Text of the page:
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Re: Politics: Strict Guidelines Considered Harmful

From: Davey Leslie <davey@inx-jp.org>
Date: Sat, 16 Dec 2000 08:44:06 +0900
To: Kynn Bartlett <kynn@idyllmtn.com>, <w3c-wai-ig@w3.org>
Message-ID: <B660DBD5.3269%davey@inx-jp.org>
Thus spake Kynn Bartlett on 00.12.16 1:15 AM at kynn@idyllmtn.com:

>> Your Avoidance Theory of Web Design is clever but, to paraphrase Jessie
>> Jackson, "doesn't pass the smell test."
> Hi, Davey, can you explain this a little further?  I think I understand
> what you are saying but I am not sure.

Hey, Kynn,
Oops! Well, that's what I get for trying to be cute! Let me try again: The
point of the guidelines is perfectly clear--use css; don't use physical

It's possible of course to do linguistic deconstruction of the guidelines
centering on the meaning of the word 'avoid' but would not be valid given
the context of the rest of the text.

> I do have serious fears that if we reach too far and demand too much
> (and I _do_ believe that's possible; this may be a point of philosophic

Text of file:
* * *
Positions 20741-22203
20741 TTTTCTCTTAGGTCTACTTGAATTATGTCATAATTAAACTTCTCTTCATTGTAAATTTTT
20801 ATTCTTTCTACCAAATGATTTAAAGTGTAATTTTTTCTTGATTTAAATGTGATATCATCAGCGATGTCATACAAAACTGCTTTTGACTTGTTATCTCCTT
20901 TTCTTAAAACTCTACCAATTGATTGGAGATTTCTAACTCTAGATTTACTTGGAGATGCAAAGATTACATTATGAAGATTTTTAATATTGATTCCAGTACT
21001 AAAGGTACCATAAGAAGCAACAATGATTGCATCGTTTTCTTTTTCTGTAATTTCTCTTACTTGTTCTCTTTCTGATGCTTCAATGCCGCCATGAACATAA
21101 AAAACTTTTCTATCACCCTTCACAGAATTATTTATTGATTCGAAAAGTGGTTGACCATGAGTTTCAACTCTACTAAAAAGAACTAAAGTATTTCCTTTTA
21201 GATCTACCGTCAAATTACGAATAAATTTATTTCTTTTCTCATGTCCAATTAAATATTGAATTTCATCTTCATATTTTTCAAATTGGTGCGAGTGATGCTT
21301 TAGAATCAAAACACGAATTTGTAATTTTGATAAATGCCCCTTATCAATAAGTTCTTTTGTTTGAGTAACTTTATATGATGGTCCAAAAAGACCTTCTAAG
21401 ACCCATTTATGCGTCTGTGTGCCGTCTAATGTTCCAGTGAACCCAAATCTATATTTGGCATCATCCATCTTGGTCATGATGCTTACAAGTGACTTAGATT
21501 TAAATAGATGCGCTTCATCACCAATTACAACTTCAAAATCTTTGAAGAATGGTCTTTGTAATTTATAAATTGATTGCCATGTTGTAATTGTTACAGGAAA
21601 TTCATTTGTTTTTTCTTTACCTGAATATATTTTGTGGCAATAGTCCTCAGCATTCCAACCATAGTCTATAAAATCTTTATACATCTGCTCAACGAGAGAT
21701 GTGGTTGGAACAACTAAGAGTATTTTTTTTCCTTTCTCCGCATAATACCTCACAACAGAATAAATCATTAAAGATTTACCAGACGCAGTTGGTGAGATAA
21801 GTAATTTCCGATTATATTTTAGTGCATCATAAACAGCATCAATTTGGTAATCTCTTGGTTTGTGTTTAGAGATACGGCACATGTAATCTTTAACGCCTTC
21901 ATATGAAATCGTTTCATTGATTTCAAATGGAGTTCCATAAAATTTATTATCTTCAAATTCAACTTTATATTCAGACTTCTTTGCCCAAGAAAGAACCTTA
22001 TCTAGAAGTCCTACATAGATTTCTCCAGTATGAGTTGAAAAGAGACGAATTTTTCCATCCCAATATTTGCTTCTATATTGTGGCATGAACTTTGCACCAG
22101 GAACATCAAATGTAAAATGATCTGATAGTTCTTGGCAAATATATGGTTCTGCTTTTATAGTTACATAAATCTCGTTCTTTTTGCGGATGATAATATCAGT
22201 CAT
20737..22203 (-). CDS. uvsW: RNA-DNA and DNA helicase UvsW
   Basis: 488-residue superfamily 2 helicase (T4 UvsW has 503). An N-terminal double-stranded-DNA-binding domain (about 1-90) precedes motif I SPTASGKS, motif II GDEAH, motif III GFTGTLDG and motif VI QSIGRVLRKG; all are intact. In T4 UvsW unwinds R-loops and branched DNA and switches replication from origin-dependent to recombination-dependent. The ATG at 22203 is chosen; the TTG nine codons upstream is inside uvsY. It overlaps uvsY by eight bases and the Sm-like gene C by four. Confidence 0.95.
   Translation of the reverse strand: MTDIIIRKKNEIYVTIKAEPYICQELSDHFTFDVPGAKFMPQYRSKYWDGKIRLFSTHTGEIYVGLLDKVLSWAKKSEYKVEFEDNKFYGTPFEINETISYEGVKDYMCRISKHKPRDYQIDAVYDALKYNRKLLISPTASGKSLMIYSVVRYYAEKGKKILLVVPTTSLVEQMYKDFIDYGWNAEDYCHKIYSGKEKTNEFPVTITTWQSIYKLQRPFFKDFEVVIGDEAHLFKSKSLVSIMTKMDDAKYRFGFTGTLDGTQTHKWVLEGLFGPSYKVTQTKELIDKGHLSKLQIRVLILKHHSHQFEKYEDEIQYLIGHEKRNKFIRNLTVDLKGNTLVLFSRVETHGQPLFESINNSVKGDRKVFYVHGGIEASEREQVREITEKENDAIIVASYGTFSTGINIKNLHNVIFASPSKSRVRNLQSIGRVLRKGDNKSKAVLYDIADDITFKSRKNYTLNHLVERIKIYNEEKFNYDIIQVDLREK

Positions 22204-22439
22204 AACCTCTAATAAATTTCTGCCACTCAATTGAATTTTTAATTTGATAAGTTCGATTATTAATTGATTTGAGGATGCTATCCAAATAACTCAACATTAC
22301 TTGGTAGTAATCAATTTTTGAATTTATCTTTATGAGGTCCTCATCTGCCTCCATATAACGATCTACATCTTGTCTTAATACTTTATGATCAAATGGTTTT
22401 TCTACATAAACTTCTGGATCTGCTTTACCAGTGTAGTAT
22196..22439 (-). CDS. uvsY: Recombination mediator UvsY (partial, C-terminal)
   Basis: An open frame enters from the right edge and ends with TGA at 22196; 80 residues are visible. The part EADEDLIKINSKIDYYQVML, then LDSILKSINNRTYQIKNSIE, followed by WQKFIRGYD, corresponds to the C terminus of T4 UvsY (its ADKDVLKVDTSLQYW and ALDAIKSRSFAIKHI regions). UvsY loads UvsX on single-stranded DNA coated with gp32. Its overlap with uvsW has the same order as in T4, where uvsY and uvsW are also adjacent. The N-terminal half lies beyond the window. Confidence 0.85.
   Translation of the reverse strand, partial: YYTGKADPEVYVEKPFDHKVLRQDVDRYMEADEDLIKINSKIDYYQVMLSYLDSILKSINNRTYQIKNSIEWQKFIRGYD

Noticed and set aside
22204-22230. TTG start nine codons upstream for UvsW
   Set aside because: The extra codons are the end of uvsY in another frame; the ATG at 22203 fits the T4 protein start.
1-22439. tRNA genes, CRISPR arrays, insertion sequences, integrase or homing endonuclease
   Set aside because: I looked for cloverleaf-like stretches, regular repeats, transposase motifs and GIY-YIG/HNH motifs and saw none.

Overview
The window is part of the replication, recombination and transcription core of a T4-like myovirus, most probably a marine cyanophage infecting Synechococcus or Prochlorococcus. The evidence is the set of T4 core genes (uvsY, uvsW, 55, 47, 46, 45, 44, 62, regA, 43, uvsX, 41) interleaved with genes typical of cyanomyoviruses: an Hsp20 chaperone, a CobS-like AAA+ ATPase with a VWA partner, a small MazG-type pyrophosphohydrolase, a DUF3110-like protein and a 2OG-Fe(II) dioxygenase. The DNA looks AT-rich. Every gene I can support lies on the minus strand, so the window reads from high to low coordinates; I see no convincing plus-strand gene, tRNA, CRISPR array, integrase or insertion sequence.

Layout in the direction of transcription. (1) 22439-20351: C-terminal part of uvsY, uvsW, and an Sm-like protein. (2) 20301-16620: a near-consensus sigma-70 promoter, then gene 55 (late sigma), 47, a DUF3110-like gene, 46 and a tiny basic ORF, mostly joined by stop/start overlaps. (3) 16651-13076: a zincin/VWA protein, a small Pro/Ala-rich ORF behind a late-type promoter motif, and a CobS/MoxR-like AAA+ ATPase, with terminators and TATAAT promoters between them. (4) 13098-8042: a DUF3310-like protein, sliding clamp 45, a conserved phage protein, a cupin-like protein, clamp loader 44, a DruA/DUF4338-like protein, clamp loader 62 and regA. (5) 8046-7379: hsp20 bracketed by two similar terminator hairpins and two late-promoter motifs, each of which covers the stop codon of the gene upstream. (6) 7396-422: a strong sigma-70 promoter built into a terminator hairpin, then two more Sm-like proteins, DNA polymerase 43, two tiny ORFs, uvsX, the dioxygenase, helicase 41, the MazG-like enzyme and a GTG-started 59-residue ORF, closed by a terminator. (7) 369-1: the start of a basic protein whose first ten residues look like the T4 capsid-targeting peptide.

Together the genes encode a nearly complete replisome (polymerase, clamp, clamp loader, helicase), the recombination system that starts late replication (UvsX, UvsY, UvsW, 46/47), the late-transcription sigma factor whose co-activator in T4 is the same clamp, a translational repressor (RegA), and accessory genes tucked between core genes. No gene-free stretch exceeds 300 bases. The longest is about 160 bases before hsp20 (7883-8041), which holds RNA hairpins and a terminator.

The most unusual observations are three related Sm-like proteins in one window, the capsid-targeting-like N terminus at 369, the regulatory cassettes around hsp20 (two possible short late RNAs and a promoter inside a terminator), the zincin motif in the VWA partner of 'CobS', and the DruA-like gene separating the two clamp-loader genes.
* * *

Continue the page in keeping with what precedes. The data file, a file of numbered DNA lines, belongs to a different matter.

> disagreement right there), then the WAI and WCAG will become meaningless
> by forcing people to choose between accessibility and decent design
> practices.  I don't want that choice to be made and I don't think
> it's necessary, -because- I think it's a case where accessibility
> will lose consistently.

Your point is also perfectly clear--and you may well be right. But that
means that you are in disagreement with the guidelines. And that's okay. You
don't have to play twister with the word 'avoid.'

As my old man used to tell me, "Just stand up straight and make your point,

Your Pal,
Davey Leslie

"Keep your monkey up!"
Davey Leslie 
Received on Friday, 15 December 2000 18:42:29 UTC

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